The Feds' Financial Statements in Perspective

K.E. Campbell
The federal budget, debt, and deficit figures being bandied about are so gargantuan that many people struggle to comprehend them or put them in perspective. Auditors, analysts and accountants have a tool that can help in this regard. Financial statements of different-size entities can be recast into a uniform common-size format. Common-size financial statements make comparisons easier.

The table below uses the administration's 2012 fiscal budget, calculates its major components as a percentage of total receipts (i.e., revenue), and applies those percentages to the median household income in the U.S. in 2008 ($50,303) to derive a roughly comparable household-level financial snapshot.


 
Federal Govt.

% of

 
2012

receipts

Receipts

$2,627,000,000,000

100.0%

Outlays, excl. interest

-$3,487,000,000,000

-132.7%

Interest

-$242,000,000,000

-9.2%

   Deficit

-$1,102,000,000,000

-41.9%

   
Debt

$15,813,000,000,000

 = 6x receipts

   
Unfunded Medicare & Social Security obligations

$45,600,000,000,000

= 17.3x receipts

   
 
Household

Household

 
(annual)

(monthly)

Receipts

$50,303

$4,192

Outlays excl. interest (-132.7%)*

-$66,771

-$5,564

Interest*

-$4,634

-$386

   Deficit (-41.9%)

-$21,102

-$1,758

   
Debt (6x receipts)*

$302,795

 
   
Unfunded obligations (17.3x receipts)*

$873,170

 
    

            * computed


The household above has a spending problem. Leaving aside the asset part of the equation, it also has a debt problem. In the real world, this household would be in bankruptcy court. To take the analogy further, we could consider the national debt as mortgage debt and the unfunded obligations as unsecured claims, like credit-card debt. The crushing effect of this household's debt burden shown above would be compounded if interest rates rise from current low levels.

Liberals would argue that such a comparison highlights the need for more revenue (read: higher taxes). However, as explained by W. Kurt Hauser, "over the past six decades, tax revenues as a percentage of GDP have averaged just under 19% regardless of the top marginal personal income tax rate." And if anyone believes that an increase in government revenue wouldn't be offset by a proportional increase in spending, I've got some swampland to sell you.

Using a common-size financial statement perspective, by how much did Congress agree to cut fiscal 2011 spending last Friday in its "historic" deal? The agreed-upon $38.5 billion in cuts equates to approximately $737 annually for the above household. That is, the debt-strapped family would spend $5,503 per month rather than $5,564 per month. I don't think a financial counselor, trustee, or bankruptcy judge would be impressed.
The federal budget, debt, and deficit figures being bandied about are so gargantuan that many people struggle to comprehend them or put them in perspective. Auditors, analysts and accountants have a tool that can help in this regard. Financial statements of different-size entities can be recast into a uniform common-size format. Common-size financial statements make comparisons easier.

The table below uses the administration's 2012 fiscal budget, calculates its major components as a percentage of total receipts (i.e., revenue), and applies those percentages to the median household income in the U.S. in 2008 ($50,303) to derive a roughly comparable household-level financial snapshot.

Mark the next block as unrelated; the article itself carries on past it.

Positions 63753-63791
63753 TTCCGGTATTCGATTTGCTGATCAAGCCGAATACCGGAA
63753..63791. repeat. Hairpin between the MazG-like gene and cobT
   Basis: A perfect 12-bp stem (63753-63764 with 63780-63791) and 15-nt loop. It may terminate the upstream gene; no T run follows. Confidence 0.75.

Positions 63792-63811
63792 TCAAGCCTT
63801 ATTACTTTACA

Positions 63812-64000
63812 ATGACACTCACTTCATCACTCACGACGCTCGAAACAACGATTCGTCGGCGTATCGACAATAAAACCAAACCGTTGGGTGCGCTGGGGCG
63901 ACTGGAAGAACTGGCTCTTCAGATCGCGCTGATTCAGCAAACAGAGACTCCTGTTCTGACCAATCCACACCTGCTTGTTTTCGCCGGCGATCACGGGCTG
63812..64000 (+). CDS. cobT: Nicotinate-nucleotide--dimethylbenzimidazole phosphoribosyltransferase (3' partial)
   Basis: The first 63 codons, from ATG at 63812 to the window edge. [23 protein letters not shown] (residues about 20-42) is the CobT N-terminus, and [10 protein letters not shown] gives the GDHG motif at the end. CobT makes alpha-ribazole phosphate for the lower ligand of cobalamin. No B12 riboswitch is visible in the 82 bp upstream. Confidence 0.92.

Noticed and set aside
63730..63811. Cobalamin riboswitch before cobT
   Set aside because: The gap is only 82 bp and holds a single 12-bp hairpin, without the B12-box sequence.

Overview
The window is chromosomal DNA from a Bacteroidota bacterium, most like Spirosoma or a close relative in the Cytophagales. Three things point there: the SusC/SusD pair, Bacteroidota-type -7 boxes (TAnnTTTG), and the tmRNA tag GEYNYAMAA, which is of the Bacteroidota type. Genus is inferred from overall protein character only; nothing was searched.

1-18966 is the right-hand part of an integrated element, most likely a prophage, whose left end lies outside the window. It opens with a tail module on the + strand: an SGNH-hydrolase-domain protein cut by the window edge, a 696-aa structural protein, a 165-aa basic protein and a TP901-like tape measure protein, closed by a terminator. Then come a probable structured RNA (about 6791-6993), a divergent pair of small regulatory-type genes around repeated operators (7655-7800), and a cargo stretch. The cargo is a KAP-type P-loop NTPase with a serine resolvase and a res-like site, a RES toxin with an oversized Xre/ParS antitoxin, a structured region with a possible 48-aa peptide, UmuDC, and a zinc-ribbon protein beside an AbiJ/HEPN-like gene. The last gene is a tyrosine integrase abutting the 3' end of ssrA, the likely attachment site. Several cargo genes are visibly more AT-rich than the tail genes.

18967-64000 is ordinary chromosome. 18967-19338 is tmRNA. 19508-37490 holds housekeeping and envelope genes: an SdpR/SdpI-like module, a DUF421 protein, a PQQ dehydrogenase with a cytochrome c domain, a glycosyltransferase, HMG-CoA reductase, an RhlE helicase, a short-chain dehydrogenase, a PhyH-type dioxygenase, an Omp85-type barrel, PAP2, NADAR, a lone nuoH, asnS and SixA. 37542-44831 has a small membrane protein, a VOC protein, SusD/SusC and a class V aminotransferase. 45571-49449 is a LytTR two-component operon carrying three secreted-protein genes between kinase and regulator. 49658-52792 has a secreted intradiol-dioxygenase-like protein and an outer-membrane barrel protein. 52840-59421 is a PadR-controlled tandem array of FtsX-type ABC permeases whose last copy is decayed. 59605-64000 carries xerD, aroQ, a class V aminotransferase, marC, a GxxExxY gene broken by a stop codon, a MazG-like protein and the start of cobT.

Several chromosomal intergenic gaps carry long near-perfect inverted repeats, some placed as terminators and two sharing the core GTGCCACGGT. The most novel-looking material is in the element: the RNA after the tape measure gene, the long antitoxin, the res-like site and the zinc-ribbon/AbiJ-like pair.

Federal Govt.

% of

 
2012

receipts

Receipts

$2,627,000,000,000

100.0%

Outlays, excl. interest

-$3,487,000,000,000

-132.7%

Interest

-$242,000,000,000

-9.2%

   Deficit

-$1,102,000,000,000

-41.9%

   
Debt

$15,813,000,000,000

 = 6x receipts

   
Unfunded Medicare & Social Security obligations

$45,600,000,000,000

= 17.3x receipts

   
 
Household

Household

 
(annual)

(monthly)

Receipts

$50,303

$4,192

Outlays excl. interest (-132.7%)*

-$66,771

-$5,564

Interest*

-$4,634

-$386

   Deficit (-41.9%)

-$21,102

-$1,758

   
Debt (6x receipts)*

$302,795

 
   
Unfunded obligations (17.3x receipts)*

$873,170

 
    

            * computed


The household above has a spending problem. Leaving aside the asset part of the equation, it also has a debt problem. In the real world, this household would be in bankruptcy court. To take the analogy further, we could consider the national debt as mortgage debt and the unfunded obligations as unsecured claims, like credit-card debt. The crushing effect of this household's debt burden shown above would be compounded if interest rates rise from current low levels.

Liberals would argue that such a comparison highlights the need for more revenue (read: higher taxes). However, as explained by W. Kurt Hauser, "over the past six decades, tax revenues as a percentage of GDP have averaged just under 19% regardless of the top marginal personal income tax rate." And if anyone believes that an increase in government revenue wouldn't be offset by a proportional increase in spending, I've got some swampland to sell you.

Using a common-size financial statement perspective, by how much did Congress agree to cut fiscal 2011 spending last Friday in its "historic" deal? The agreed-upon $38.5 billion in cuts equates to approximately $737 annually for the above household. That is, the debt-strapped family would spend $5,503 per month rather than $5,564 per month. I don't think a financial counselor, trustee, or bankruptcy judge would be impressed.